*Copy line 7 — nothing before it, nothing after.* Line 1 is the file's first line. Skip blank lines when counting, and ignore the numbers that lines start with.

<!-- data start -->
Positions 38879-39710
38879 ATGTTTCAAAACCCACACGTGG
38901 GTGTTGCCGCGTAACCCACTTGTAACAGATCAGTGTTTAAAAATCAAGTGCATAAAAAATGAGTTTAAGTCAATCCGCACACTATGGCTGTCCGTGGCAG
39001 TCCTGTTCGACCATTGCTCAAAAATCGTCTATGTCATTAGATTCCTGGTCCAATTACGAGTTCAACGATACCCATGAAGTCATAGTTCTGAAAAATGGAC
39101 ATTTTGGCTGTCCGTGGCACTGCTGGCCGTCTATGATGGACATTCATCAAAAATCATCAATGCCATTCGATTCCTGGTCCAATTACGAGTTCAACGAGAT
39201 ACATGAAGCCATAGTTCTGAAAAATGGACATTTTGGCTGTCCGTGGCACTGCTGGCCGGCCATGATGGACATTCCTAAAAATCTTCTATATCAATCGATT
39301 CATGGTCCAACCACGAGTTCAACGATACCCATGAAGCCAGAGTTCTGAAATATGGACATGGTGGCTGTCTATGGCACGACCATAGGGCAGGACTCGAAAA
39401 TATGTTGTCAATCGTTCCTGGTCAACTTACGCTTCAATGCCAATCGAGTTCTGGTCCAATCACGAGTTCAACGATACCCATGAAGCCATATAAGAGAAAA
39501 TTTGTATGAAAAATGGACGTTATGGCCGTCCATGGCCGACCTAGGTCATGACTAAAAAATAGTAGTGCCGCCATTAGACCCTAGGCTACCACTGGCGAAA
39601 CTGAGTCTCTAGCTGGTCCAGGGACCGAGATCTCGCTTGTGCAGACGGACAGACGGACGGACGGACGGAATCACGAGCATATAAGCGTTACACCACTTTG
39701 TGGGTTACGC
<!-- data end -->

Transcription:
39301 CATGGTCCAACCACGAGTTCAACGATACCCATGAAGCCAGAGTTCTGAAATATGGACATGGTGGCTGTCTATGGCACGACCATAGGGCAGGACTCGAAAA